Under-fire Rehab charities got €80m in taxpayers' cash
Published 08/02/2014 | 02:30
COMPANIES in the Rehab Group received €27m from the state training agency Solas last year.
The disclosure of the sum brings to almost €80m the amount of taxpayer funding that the charity received in 2013.
Solas, the successor to FAS, revealed the figure in a letter to the Dail's spending watchdog.
It was the final piece of information sought by the Public Accounts Committee as it looked for a clearer picture of the extent of state funding received by the charity.
The committee is gearing up to question Rehab on its use of state funding amid controversy over the refusal of the group's chief executive, Angela Kerins, to reveal her salary.
Ms Kerins has refused to do so on the basis that her pay package is funded from the group's private earnings and not from any public money it receives.
There has also been criticism in recent weeks from Justice Minister Alan Shatter of Rehab Lotteries' scratch card game, after an audit found that it generated a surplus of just €10,000 on the back of €4m in sales in 2010.
The HSE and the Department of Justice had previously informed the committee that it gave €50.2m and almost €2.6m respectively to Rehab Group subsidiaries last year.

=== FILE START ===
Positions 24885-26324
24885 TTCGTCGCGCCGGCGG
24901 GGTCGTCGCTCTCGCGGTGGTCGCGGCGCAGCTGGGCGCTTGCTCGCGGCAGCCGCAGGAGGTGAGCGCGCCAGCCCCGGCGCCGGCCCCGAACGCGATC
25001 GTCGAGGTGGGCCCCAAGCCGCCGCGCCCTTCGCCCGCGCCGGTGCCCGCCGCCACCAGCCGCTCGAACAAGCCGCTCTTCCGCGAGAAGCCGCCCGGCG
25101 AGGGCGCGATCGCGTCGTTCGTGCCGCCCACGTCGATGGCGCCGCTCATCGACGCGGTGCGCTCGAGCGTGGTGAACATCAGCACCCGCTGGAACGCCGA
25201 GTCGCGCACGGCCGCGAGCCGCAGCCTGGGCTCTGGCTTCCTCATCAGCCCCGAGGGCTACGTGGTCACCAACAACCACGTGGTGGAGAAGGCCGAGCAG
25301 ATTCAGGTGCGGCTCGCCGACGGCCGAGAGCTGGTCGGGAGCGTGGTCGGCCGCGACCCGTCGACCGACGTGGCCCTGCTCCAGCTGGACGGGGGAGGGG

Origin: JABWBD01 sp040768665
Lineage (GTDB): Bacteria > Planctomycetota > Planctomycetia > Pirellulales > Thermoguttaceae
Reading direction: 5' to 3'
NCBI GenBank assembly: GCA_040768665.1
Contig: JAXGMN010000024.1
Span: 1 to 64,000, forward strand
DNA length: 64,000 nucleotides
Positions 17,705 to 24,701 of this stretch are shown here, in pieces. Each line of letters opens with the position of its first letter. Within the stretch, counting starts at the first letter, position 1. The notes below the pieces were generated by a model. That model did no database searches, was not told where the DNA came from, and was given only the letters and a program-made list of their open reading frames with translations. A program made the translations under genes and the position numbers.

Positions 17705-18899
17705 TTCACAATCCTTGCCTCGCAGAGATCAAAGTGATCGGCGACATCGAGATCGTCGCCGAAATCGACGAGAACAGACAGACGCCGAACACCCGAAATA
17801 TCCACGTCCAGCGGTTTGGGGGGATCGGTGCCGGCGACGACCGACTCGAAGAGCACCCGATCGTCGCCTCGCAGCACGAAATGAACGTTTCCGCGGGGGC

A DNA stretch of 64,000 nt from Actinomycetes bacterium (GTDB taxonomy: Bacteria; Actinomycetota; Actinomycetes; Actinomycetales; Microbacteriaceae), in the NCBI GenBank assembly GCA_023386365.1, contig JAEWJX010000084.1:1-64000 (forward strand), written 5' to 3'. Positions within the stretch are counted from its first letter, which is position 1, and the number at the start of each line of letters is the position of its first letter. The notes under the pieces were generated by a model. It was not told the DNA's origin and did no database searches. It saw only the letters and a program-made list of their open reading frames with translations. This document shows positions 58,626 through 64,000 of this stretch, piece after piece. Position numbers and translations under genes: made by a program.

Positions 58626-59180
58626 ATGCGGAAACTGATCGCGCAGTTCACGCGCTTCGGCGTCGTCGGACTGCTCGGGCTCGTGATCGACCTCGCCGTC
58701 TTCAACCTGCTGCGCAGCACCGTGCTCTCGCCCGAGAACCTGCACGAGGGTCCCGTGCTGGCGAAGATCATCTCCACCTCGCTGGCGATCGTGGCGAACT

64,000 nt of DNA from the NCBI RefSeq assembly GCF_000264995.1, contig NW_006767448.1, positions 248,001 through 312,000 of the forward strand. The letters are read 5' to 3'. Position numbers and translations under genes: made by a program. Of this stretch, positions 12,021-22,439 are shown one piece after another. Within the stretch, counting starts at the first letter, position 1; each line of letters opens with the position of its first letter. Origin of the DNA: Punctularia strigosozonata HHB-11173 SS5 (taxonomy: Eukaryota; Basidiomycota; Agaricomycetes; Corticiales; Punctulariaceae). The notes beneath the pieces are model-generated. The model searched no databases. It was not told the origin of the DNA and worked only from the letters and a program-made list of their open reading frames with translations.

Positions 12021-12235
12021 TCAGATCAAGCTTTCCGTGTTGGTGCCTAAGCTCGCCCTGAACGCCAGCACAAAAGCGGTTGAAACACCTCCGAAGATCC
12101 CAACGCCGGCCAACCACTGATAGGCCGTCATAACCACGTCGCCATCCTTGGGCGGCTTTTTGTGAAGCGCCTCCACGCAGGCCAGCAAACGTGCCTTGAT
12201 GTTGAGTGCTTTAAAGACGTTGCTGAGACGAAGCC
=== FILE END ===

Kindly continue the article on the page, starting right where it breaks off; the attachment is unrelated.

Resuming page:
Correspondence from Solas chief executive Paul O'Toole states that a Rehab subsidiary, the National Learning Network (NLN), received €25.6m in 2013 in return for providing specialist vocational training.
Some €1.4m was also paid to Rehab under the heading "other training", while Rehab Recycling received €20,000.
The sum paid to the NLN was down on the €27.4m it was paid in 2012. That year it provided 1,804 places on its FAS-sponsored training programmes at 30 centres around the country, according to Solas.
Meanwhile, the former chairwoman of the Dublin Docklands Authority, Prof Niamh Brennan, has indicated to the Public Accounts Committee she will not be able to give evidence to it until the end of August.
The delay has irked several committee members who wish to conclude their investigation into the soon-to-be defunct development body well before then.
The corporate governance expert said she had UCD commitments in Germany and Switzerland this month and after that was travelling to Canada where she is taking up a visiting professorship at the Rotman School of Business at the University of Toronto.
She told the committee it had "not yet approached the point of establishing the primary facts" surrounding the disastrous €412m Irish Glass Bottle site deal, which plunged the DDDA into financial crisis.
Prof Brennan has requested that the committee get to the bottom of the deal before they question her.
She was appointed to the authority following the collapse of the property market in order to oversee inquiries into its activities during the boom years.